Little Hans

Topics: Sigmund Freud, Penis envy, Oedipus complex Pages: 5 (1851 words) Published: March 11, 2011
Sigmund Freud’s,
“Analysis of a Phobia in a Five-Year-Old Boy”

Phil Feria
Psychology 310A
Grayson Schick, M.A.
February 5, 2011
Little Hans was a young boy who was the subject of a study of castration anxiety and the Oedipus complex by Sigmund Freud. This important publication was the first of clinical material that derived directly from the treatment of a child and was presented by evidence as support of Freud’s theories of infantile sexuality. Another theme within Freud's work concerns the unconscious mind, which is the part of our mind which we are not aware of. Freud believed that the unconscious contains unresolved conflicts and has a powerful effect on our behavior and experiences. He also believed that children experience emotional conflicts, and their future adjustment depends on how well these conflicts are resolved. Hans was a 5-year-old boy who was having trouble with a phobia of horses. In Little Hans case, the primary goal is to find a detailed analysis of treating his phobia. Since Sigmund Freud’s beneficial input in this case was at a minimal, and a secondary goal was to explore what factors led to the phobia in the first place, and what exact factors would have led to its remission.

Sigmund Freud’s,
“Analysis of a Phobia in a Five-Year-Old Boy”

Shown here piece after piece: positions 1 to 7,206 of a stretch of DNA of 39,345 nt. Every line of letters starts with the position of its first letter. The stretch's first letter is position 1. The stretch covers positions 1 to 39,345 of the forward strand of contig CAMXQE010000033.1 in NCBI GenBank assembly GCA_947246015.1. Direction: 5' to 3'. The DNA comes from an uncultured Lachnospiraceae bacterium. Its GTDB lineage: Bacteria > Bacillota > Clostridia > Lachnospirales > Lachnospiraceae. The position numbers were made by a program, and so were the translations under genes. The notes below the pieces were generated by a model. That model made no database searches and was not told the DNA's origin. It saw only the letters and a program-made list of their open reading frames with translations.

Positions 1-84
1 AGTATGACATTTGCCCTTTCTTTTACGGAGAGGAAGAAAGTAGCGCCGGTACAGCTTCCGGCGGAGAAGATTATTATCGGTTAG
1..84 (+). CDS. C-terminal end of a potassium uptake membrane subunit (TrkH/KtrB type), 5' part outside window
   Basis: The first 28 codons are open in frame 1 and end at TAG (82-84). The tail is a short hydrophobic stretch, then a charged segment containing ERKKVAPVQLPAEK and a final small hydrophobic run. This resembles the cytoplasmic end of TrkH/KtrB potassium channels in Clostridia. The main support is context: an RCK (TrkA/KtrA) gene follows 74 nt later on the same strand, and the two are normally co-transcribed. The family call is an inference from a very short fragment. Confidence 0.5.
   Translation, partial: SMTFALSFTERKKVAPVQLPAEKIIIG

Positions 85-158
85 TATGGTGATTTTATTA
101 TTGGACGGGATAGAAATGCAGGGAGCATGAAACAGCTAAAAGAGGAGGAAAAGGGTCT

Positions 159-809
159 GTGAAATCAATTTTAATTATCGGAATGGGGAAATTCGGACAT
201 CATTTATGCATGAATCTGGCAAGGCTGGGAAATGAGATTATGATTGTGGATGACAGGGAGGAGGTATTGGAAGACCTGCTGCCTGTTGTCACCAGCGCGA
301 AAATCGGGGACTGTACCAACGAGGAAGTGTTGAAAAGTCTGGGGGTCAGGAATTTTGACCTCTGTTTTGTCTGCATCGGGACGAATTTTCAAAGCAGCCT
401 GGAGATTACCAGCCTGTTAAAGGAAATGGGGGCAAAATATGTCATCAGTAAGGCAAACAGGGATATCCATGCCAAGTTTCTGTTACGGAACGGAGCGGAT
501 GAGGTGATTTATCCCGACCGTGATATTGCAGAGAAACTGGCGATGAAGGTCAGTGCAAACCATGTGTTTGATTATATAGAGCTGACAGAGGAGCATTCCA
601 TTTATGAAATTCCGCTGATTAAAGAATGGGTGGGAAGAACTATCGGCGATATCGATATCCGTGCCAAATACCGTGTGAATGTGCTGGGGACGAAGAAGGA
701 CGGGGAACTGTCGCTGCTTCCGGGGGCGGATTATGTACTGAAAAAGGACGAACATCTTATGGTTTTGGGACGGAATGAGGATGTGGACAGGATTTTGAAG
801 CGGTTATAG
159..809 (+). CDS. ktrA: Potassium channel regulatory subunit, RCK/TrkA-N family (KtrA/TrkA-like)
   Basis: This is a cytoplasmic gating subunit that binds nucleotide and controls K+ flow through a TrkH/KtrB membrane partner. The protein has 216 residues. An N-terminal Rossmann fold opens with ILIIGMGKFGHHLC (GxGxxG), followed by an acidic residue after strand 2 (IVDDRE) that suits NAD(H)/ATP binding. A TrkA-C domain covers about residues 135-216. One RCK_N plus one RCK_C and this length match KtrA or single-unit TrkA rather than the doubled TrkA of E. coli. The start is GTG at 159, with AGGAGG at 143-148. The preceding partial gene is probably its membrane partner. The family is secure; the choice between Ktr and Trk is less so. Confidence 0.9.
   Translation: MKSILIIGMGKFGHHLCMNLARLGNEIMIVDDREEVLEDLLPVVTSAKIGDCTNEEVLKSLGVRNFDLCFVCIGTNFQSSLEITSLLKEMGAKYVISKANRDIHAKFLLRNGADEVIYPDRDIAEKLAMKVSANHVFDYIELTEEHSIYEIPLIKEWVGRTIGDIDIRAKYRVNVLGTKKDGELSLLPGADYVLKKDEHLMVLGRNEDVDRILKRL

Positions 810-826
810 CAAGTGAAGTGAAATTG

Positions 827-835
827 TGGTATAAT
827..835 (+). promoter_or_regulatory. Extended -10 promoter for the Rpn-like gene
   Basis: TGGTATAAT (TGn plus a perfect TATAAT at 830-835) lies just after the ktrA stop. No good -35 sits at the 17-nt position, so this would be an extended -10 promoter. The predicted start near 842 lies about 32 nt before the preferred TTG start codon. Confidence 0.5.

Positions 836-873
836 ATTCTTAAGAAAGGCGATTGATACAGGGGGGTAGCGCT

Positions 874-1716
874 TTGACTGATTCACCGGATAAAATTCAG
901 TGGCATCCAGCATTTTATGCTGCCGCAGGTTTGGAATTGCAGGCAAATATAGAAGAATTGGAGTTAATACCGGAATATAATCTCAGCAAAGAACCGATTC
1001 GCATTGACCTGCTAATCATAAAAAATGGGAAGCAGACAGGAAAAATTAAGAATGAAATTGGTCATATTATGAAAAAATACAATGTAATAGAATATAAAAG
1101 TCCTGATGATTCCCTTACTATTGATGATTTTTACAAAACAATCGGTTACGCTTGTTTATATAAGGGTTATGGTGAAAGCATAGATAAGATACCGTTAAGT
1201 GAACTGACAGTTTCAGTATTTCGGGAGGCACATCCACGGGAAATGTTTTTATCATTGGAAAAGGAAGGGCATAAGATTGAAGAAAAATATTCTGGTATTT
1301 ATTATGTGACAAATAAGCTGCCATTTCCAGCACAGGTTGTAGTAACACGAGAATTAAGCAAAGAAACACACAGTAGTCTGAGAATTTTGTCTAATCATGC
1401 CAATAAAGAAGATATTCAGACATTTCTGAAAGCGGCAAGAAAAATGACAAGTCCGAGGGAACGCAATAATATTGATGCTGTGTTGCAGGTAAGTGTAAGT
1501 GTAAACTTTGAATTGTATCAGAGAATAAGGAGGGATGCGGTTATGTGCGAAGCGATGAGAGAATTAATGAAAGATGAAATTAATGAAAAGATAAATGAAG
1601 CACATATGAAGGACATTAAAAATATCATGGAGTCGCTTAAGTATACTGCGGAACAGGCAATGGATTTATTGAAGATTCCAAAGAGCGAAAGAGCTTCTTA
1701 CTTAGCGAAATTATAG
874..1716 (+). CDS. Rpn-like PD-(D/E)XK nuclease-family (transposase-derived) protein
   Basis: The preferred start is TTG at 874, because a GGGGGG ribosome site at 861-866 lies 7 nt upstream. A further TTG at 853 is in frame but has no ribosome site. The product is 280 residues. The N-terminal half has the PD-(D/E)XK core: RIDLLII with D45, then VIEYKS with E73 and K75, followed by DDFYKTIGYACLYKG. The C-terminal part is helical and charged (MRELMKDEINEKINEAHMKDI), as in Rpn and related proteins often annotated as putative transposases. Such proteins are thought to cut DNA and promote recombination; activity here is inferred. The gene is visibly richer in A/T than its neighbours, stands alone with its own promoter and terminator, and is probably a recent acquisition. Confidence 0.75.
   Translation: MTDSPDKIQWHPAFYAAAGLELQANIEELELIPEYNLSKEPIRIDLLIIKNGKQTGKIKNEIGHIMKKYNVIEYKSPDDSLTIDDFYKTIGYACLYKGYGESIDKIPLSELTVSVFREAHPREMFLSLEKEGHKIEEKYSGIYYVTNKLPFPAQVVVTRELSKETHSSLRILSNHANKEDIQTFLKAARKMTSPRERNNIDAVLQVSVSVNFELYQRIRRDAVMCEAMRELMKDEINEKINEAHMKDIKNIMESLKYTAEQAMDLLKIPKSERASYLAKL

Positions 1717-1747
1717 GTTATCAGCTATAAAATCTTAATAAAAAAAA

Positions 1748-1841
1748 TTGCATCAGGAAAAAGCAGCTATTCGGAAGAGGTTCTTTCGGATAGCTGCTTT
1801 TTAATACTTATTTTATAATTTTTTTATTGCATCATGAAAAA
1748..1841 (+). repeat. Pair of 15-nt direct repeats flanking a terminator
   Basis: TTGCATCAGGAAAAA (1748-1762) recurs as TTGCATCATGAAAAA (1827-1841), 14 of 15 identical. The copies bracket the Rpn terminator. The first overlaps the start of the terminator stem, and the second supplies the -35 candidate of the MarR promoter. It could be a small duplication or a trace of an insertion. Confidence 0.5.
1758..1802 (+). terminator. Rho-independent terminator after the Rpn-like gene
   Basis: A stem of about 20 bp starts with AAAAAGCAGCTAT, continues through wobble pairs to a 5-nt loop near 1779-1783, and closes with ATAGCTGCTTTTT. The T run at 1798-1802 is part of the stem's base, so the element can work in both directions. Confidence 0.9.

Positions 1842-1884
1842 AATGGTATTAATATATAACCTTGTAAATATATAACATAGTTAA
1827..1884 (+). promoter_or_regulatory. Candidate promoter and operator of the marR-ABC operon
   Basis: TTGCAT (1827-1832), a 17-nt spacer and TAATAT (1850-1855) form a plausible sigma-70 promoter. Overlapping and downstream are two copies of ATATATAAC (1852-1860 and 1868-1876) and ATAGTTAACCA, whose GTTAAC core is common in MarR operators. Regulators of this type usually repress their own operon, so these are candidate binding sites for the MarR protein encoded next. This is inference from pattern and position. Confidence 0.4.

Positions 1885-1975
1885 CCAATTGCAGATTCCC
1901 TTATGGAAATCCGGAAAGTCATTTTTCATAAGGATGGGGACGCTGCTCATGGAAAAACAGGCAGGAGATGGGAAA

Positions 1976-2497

In “Analysis of a Phobia in a Five-Year Old Boy,” Sigmund Freud noted that Little Hans father had been sending Freud reports about his son’s interest in sexual matters. When Hans was almost 5, his father wrote to Freud explaining his anxiety concerns about his son. Han’s is afraid a horse will bite him in the street, and this fear seems somehow connected with his having been frightened by a large penis. The father went on to provide Freud with extensive details of the conversation with Hans. It was not only of his body, but the bodies of others as well. His curiosity was centered on the anatomical differences between the sexes-then suddenly developed a phobia of being bitten by a white horse and the boxes that are transported in the certain type of carts they pull. Hans fear and anxiety were thought to be the result of several factors. The factors include: birth of his little sister, his desire to replace his father as his mother’s mate, conflicts over masturbation and along with the other previously mentioned in the reading. Hans's father initially attributes the illness to sexual over-excitement caused by his mother's caresses, and fear caused by the large penises of horses and the unwillingness to tell Hans the truth about coition (sexual intercourse). Therefore, Hans’s neurosis took the shape of acute anxiety phobia of horses. Little Hans was a patient of Freud’s, even though they only had just one appointment. The transference in this case is positive because when the phobia process occurred, the therapist (Freud) and Han’s father used this position to help restore the client (Hans) to more normal feelings by responding in ways unlike that of the person upon which the original feelings were based. This treatment was carried out descriptively approximately for two years by the child’s father mainly by correspondence under the supervision of Freud, himself. The first documented analysis of Hans was when he was 3 years old, which is when he grew a special interest in his “widler” (penis), and also widlers of other people. On one occasion he asked. “Mummy, have you got a widdler too”? (2) In this time, the main problem of his fantasies and dreams were about widdlers and widdling. When Hans was about three years old his mother told him not to touch his widdler or else she would call the doctor to come and cut it off (2). The fear began when Hans was at the age of four, his parents’ allowed Han’s in the bed with them. The analysis of little Hans shall fall into three evident stages; the first stage is the fear of horses. When Freud asked Hans about the phobia of horses; Hans noted that he did not like white horses with black bits around...
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